My neighborhood is full of broken windows. That's a term of art in policing to describe the disorder that breeds more disorder. It includes homelessness and graffiti, quality-of-life crimes like simple assault and public drunkenness, and drug crimes that often lead to more serious crimes and make law-abiding citizens afraid to ride buses and trains and afraid to go out, making the streets that much less safe.
In a famous study, criminologists found that you could leave a parked car in a neighborhood untouched for weeks at a time — but the minute one window was broken, the entire car would be vandalized in no time. The lesson, the late professor James Q. Wilson famously argued, was simple: Disorder breeds disorder. Petty crime breeds serious crime.
At the last city council meeting, one of the council members asked why it was necessary to create a new transit safety program. Wasn't it enough that the police cleared out the homeless people who were living on the trains and buses when they reached the end of the line every night?
It was not enough. The staff responded with numbers that had not been included in the annual budget report: "There were 276 incidents of which 106 involved people who are experiencing homelessness: Assaults at bus stops, assaults on passengers, 16 threats to staff ... We hear people don't want to spend time at bus stops because of security issues there."
They hear right. And fear of crime means there are fewer people at those bus stops, which in turn makes them more dangerous.
This is Santa Monica, California, long considered one of the most desirable cities in the nation to live in — and a tourist destination for anyone visiting Los Angeles.
On Memorial Day weekend, the Santa Monica Police Department issued a press release about multiple stabbings at Santa Monica Pier, a mecca for tourists and teens, on Saturday night around 7:30 p.m. two women were assaulted by a man grabbing their breasts, and two men were stabbed when they tried to defend the women.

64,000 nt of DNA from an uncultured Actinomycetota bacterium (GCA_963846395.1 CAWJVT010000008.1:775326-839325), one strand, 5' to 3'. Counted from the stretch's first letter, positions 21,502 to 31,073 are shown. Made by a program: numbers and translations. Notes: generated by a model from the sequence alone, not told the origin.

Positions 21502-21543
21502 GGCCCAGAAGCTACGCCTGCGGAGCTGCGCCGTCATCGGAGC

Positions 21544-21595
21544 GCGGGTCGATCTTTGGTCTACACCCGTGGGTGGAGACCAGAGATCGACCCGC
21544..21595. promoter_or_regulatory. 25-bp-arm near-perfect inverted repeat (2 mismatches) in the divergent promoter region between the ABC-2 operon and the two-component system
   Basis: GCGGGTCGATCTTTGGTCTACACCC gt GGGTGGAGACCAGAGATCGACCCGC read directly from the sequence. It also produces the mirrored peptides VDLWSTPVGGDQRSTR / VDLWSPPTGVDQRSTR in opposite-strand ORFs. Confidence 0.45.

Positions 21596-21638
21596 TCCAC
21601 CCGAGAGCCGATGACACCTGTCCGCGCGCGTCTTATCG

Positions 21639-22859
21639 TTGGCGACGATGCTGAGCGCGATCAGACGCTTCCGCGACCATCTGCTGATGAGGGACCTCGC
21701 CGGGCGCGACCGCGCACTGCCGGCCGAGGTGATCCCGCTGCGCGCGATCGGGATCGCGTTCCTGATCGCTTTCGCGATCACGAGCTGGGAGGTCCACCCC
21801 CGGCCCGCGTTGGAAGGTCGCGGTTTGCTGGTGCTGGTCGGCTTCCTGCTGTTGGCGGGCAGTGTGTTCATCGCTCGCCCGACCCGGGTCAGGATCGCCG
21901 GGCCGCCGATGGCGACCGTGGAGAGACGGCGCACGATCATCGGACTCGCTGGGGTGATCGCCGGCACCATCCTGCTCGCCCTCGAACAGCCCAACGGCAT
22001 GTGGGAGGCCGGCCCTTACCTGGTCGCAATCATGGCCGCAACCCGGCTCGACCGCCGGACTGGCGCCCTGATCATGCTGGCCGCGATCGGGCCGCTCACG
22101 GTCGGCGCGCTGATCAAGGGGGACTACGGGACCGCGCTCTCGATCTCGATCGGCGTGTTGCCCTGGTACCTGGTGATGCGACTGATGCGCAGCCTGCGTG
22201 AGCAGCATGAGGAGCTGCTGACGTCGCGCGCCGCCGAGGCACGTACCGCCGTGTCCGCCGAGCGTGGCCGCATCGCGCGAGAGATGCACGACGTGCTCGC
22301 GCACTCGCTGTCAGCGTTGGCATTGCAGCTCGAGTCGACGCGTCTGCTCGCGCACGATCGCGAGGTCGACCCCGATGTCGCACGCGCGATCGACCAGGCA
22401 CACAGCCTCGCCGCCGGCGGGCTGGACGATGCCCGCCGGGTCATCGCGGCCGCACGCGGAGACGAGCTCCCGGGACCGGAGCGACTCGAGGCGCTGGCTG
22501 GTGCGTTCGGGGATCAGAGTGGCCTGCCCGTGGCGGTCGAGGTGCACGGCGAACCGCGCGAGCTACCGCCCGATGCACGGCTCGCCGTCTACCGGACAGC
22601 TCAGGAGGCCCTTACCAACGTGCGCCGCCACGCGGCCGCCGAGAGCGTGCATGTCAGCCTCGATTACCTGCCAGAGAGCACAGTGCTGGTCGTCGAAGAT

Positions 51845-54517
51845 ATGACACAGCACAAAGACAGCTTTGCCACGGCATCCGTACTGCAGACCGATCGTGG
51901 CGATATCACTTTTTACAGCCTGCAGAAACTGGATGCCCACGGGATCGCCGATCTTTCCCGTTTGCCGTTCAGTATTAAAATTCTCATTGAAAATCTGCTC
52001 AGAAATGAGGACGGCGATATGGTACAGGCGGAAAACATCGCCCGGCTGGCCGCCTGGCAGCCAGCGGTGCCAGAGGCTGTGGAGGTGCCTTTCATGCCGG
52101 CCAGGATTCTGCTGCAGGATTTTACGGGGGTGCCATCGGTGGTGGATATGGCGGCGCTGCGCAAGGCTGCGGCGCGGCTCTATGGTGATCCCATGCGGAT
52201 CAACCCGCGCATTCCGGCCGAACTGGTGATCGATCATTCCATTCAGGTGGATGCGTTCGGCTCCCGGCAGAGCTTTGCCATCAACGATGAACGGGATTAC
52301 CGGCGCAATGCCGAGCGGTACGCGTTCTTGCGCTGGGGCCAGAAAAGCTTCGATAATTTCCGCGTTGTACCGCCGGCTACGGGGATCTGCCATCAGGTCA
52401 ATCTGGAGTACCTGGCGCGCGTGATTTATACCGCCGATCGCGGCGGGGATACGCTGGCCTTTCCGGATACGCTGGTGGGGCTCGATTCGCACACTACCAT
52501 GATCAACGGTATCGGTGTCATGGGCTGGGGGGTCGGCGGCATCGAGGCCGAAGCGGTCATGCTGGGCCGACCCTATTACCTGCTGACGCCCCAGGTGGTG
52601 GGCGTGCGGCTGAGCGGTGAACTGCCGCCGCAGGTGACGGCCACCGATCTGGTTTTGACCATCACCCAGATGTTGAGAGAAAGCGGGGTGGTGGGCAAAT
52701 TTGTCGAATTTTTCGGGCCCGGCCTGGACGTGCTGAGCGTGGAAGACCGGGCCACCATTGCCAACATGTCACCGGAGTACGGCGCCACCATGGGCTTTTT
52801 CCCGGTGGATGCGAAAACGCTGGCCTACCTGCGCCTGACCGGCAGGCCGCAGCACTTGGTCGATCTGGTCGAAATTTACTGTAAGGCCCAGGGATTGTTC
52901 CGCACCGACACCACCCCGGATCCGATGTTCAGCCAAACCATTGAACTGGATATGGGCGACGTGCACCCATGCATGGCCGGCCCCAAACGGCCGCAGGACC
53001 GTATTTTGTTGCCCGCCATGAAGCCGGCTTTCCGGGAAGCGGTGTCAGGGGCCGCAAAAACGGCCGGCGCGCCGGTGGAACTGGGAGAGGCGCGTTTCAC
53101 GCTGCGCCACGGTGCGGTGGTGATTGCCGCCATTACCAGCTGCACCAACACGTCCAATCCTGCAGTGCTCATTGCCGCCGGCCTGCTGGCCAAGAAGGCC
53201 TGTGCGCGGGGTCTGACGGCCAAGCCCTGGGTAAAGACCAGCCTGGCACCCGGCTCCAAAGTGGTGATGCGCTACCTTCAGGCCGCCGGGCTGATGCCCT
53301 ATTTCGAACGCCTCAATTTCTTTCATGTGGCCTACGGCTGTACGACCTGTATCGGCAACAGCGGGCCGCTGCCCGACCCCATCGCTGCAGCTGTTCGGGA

And this: The local police just released the numbers for the first quarter of this year: homicide, rape, robbery, aggravated assault, burglary, larceny, grand theft auto and arson showed an increase of about 14% compared to the same time in 2022; simple assault, DUIs, fraud, vandalism and narcotics also showed an increase of about 19%.
We are, sadly, not outliers. The houses here cost many times more than in most of America. But crime here, like everywhere, is headed in the wrong direction. It is inextricably bound up with homelessness — and with reform gone wrong, according to my friend Bill Bratton, the former police commissioner of the nation's two largest cities.
I do a podcast called "No Holding Back," and Bill Bratton was my guest. He didn't hold back. He blamed the reformers, the politicians, many of them well-intentioned, who turned their backs on the lessons we should have learned from community policing, took police off the streets and out of the neighborhoods, expected them to deal with a whole range of social problems without the tools to do so and without the support they needed.
Of course, there are bad cops, and they need to be punished, but defunding the police is not the way to cut crime, and leaving quality-of-life crimes unaddressed — leaving the subways and buses to the homeless and the hooligans — is a recipe for more fear and more crime. We need to remember what worked when we were cutting crime.
When my garage was broken into by the same man for the third time, the police patiently explained to me that they were arresting him for public drunkenness because it was the only way he would be punished at all; any other charge, given the current bail laws, and he would be out before the ink was dry and would never face any jail time.
At least with public drunkenness, he would be in until he was sober, and maybe that would teach him a lesson. The police are doing their best. But the system is very broken.
Susan Estrich is a politician, professor, lawyer and writer. Whether on the pages of newspapers such as The New York Times, the Los Angeles Times and The Washington Post or as a television commentator on countless news programs on CNN, Fox News, NBC, ABC, CBS and NBC, she has tackled legal matters, women's concerns, national politics and social issues. Read Susan Estrich's Reports — More Here.